Roosevelt Institute | Cornell University

Towards a Sustainable Food System: Principles of Traditional Agriculture as New Values for Commercial Agriculture

By Christina YinPublished March 23, 2016

Agriculture has long been an important means by which human populations have survived and grown. Traditional methods of agriculture have persisted for centuries and can be found in different regions of the world, from rice terraces in Asia to chinampas in Mexico to biochar in the Amazon. The people of these various regions have different specific practices, but underlying principles common to all traditional agricultural methods have made these methods much more environmentally sustainable than those of the modern day. By understanding the value of these principles and incorporating them into modern agricultural practices, perhaps we can make great leaps in ensuring the sustainability of our modern agricultural food industry.
By Christina Yin, 3/23/16

The goal of improving soil and water management techniques was a driving force behind the development of the chinampas in Mexico. Chinampas are a grid-like system of elevated farm plots surrounded by water on at least three sides, and have been known as one of the world's most intensive and productive farming methods since their creation over two thousand years ago. The system produces several crop cycles each year, and the constant flow of water allows the chinampas to remain fertile for centuries without having to lie fallow. The Aztecs inhabited a valley in central Mexico that would flood each year during the rainy season, so they took advantage of this natural flow of water from nearby streams in the creation of the chinampas. They drained the flooded plains and redirected the water to flow freely into Lake Xochimilco and Lake Texcoco, reinforcing the canals they created by digging up mud and constructing elevated farm plots. The Aztecs reclaimed the natural flooded plains for agricultural use, but they ensured that the land remained healthy and fertile through organic means: they composted by spreading thick layers of mud and manure over the seeds in each plot, and using living willow trees and duckweed to hold the sides of the gardens together. The chinampas allowed the Aztecs not only to devise a management system that reclaimed the swampy terrain for agriculture, but also to maintain this system through cooperation with the natural environment and promote long-term sustainability that has persisted for over two thousand years.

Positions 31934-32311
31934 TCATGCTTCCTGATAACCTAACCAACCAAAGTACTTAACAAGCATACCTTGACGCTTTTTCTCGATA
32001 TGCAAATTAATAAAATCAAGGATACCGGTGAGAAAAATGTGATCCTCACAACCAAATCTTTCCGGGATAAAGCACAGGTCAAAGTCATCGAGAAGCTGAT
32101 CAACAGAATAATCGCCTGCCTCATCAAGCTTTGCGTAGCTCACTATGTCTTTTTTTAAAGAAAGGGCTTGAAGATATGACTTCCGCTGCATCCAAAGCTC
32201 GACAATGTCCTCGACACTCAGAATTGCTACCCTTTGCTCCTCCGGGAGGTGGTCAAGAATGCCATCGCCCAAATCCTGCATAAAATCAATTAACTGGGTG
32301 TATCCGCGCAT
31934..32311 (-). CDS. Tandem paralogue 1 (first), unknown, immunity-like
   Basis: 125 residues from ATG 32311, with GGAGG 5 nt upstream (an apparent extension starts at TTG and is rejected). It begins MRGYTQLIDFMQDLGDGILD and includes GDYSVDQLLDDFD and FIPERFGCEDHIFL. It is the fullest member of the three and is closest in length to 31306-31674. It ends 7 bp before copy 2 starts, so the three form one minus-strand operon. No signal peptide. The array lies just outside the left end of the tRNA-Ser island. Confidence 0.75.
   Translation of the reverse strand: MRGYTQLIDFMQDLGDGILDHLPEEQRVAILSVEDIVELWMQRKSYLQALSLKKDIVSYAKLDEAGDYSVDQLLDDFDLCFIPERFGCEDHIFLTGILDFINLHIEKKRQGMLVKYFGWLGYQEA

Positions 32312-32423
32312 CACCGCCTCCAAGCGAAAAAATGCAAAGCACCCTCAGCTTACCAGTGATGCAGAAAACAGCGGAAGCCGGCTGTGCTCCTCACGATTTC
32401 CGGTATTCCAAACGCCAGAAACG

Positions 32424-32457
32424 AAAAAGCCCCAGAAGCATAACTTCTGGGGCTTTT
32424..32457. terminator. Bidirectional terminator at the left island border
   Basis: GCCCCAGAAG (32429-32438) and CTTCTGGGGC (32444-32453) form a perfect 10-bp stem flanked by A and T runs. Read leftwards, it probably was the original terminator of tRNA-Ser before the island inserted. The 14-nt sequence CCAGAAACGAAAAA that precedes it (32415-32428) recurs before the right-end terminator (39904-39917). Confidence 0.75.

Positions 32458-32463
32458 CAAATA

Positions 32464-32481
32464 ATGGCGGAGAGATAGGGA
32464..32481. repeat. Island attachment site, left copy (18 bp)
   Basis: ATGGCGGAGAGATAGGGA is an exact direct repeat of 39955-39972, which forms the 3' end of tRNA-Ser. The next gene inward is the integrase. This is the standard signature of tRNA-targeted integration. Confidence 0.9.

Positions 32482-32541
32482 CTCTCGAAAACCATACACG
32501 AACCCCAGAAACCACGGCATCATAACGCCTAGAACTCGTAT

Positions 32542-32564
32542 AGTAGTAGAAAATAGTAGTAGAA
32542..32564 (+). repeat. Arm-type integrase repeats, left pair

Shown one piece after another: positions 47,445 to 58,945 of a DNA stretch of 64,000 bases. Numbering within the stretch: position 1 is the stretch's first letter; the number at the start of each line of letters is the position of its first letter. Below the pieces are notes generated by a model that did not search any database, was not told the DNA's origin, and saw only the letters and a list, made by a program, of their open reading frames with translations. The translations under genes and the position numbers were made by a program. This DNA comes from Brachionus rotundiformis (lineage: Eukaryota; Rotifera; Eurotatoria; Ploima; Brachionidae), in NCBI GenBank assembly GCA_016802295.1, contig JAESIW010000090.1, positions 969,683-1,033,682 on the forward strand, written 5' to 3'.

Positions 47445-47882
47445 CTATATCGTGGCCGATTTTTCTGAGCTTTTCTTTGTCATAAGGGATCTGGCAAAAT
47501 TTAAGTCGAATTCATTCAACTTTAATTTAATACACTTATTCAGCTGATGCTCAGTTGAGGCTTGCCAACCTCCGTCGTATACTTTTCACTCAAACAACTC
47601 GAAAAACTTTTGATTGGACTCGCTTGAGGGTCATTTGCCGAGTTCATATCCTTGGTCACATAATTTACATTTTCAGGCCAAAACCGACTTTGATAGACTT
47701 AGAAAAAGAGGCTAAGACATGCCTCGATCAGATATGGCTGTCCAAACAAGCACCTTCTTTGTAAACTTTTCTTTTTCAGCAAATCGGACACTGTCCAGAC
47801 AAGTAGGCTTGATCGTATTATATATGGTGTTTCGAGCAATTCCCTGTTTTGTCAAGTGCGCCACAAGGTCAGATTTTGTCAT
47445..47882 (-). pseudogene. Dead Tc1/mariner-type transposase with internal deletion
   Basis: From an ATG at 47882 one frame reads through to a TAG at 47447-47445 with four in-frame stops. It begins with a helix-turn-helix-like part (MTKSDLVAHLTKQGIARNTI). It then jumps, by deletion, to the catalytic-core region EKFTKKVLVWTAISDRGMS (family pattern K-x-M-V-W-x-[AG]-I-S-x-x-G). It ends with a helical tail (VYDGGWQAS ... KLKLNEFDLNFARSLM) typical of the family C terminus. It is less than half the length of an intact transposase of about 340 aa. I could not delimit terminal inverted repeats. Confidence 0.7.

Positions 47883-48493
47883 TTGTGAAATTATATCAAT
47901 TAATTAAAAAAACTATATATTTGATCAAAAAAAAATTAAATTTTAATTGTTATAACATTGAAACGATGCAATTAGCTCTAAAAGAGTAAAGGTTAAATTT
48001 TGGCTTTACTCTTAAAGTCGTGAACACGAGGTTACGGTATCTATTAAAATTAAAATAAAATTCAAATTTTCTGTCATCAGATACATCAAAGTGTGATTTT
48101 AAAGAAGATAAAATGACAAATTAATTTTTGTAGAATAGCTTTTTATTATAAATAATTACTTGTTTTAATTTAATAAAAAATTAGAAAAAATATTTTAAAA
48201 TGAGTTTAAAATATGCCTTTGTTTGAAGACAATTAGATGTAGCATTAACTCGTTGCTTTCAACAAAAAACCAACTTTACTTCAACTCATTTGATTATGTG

In China, another challenging physical terrain has driven indigenous populations to develop new methods of managing water and soil properties. The Hani people of the mountainous region of Yunnan, China have adopted another traditional farming technique: the cultivation of rice terraces. The terraces are made of flat, step-like increments that continue all the way up and down the mountainside. A huge benefit is that they provide an effective irrigation system the harsh growing environment: canals and aqueducts direct water through all levels of the terraces, avoiding soil erosion and runoff. The flat surfaces at each level allow for water to absorb into the dry soil, and prevent the possibility of erosion through streams of water flowing uncontrolled down the sides of the mountains. They also ensure that nutrients will flow to the lower levels, instead of accumulating and remaining only in the higher ones. By promoting this nutrient flow across all levels, the terraces maintained a relatively dynamic nutrient circulation system for the naturally shallow state of the soil. In the dry, harsh growing environment, this effective system of irrigation is especially critical for maintaining a system of closed nutrient cycling promoting the long-term sustainability of this agricultural system. Beyond nutrients, irrigation also allows for high levels of biodiversity, which contribute significantly to the productivity of the terraces. The Hani flood the terraces from nearby rivers each year from November to March, creating large pools of shallow water. A main reason for this flooding each winter is to attract wildlife as a management tool. Carp are able to survive in the pools, and not only provide farmers with another source of food, but also control insects and weeds and enrich the soil fields through waste fertilization. High levels of biodiversity (fungi, lotus and crabs) and effective irrigation systems have ensured the Hani people prevention against soil erosion, and allowed the terraces to remain an effective and amazing method of traditional agriculture for over a thousand years.

These examples of traditional agricultural techniques all share several principles that make them more sustainable than modern commercial agriculture. High biodiversity, no artificial inputs, nutrient cycling in a closed system, and cooperative working with the earth's natural processes are traits characteristic of traditional and sustainable farming practices. By emphasizing the importance of natural processes and incorporating these principles of traditional agriculture, we can work towards ensuring the long-term productivity and sustainability of our own food industry.